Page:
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Discussion Starter · #1 ·
Hopefully some of you guys can give me some direction with this one. Buddy on mine has a house that was built in 1991 which he has been living in for about 6-7 years. About 2 years ago there was an issue with mold on the sheathing and rafters so he got a settlement from the insurance company and the roof was completely torn off including the structure and replaced with new 2x8 an lvl ridge and 5/8 OSB. I know of the contractor that did the work and he usually does decent work. While I have not verified yet my friend said that they ice shielded the entire roof when they did this work. They also added ridge vent and there is existing vinyl soffit vent and they left the 2 12 x 16 gable vents as well.

So this past weekend he goes into the attic to get the Xmas decorations and sure enough there are small puddles on the stuff in the attic and the OSB is visible wet and turning black again.

I stopped by and took a look tonight and it doesn't look good. The OSB is wet over a very large area so its not a leak in the roof but I didn't walk the roof yet. The ridge went looks correct and while there are no baffles there is clearance between the fiberglass and roof deck at the eves. So there has to be a source for this moisture. I found an broken HVAC trunk that sends heat to the 2 bathrooms that is definetly contributing to the issue but with all that venting up there I can believe that its the sole cause. The 2 baths don't have any fans either so I don't like that at all.

So step 1 is to fix the HVAC. The insulation isn't great but its far from awful so sweet can clean that up as well. I turned down the humidifier on the furnace as well and we have the attic fan running.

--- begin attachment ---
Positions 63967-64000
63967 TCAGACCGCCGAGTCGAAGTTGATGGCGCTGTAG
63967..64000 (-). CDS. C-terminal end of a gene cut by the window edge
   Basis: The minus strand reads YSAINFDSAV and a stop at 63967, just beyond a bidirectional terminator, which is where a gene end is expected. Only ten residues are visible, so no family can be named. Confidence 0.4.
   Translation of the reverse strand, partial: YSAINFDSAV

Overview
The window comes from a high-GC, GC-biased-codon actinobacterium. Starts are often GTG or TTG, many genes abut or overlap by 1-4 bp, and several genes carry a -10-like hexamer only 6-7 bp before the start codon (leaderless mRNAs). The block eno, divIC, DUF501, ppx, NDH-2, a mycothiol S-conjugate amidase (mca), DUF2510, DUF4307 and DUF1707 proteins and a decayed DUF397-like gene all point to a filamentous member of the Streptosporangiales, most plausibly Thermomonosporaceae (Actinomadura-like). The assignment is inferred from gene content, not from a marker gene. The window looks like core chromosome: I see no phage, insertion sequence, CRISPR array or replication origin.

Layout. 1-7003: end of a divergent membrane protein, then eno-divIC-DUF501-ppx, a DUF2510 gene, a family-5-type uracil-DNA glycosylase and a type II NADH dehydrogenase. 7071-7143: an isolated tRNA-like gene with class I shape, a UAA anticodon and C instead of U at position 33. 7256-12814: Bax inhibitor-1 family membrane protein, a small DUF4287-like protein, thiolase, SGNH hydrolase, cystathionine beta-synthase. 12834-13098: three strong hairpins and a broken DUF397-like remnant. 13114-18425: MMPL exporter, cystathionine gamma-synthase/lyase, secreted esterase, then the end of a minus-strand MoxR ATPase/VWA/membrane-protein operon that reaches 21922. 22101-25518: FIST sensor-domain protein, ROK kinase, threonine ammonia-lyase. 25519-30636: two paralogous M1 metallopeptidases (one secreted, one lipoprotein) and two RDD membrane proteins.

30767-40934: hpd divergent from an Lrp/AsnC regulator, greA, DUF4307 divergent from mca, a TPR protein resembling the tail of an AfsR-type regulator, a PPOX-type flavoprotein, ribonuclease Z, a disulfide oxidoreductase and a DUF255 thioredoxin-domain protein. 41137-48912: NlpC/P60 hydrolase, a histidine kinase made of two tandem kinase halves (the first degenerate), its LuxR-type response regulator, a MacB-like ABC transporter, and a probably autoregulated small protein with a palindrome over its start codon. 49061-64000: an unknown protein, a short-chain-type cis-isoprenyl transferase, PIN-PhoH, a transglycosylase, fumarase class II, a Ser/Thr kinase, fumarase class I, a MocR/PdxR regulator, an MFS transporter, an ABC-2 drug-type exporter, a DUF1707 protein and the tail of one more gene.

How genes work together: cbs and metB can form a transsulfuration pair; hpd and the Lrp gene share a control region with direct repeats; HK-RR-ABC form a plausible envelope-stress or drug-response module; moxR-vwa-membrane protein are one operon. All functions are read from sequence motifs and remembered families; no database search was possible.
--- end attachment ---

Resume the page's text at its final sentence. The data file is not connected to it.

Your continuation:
I guess I'm just questioning if something as small as the broke. Duct could cause this so quickly?? Should we add more vents?? I'm not the biggest fan of ridge vent but with the additional gable vents I would think this was adequate for a 30 x 25 x 6 foot attic. Is the ice shield to blame for creating this problem due to the fact that the deck can't breath??
 

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Where is the house located? Blowing hot air into a cold attic can most definitely cause a major issue. No bath fan ventilation can also contribute. Don't mix gable vents and ridge vent or you can pull snow and rain through the gable vent Into the attic.
 

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Fix the obvious things: broken duct; get fans in the the bathrooms. When the furnace fan turns off and stops pumping humidified air into the attic through the broken duct, then the humid air from the baths heads right up through the same duct and releases into the attic. I can see those two things making a giant mess.
 

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Discussion Starter · #4 ·
Located on long island so not extreme winters but cold enough. I don't see any signs of water and snow being pulled in.
 

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I've been in attics in winter were condensation is frozen on the sheathing and the roofing nails have frozen icicles on them.
He must be loosing heat and like said start at repairing the hvac and getting bath fans. Also look to see if he has any recessed cans and if they are ic rated. Is the attic hatch sealed also.

Is the problem on the north side of the attic and is there any large trees forming a canopy, like pines, and preventing the sunlight from hitting the house?
 

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Air seal the ceiling and make sure nothing from the house is venting into the attic. All that moisture is coming from somewhere.:thumbsup:
 

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The condensation is surely from the interior living space.

Many things can contribute to moisture migrating to the attic.

People with humidifiers on forced air HVAC run a higher risk of moisture problems. See if this is the case and have the humidifier setting lowered if possible.

Bathrooms should be vented to the outside. Even if the fans don't blow into the attic, the moisture has to go somewhere. Some will permeate into the attic space.

Recessed ceiling lights are notorious leakers of moisture laden air.

Different family situations will produce different moisture characteristics. A family of 5 taking showers every day and the cooking to provide for them will produce a lot of moisture.

Passive ventilation may not adequately remove the moisture. A power vent running on both a humidistat and a thermostat can be an effective fixture for some applications.
 
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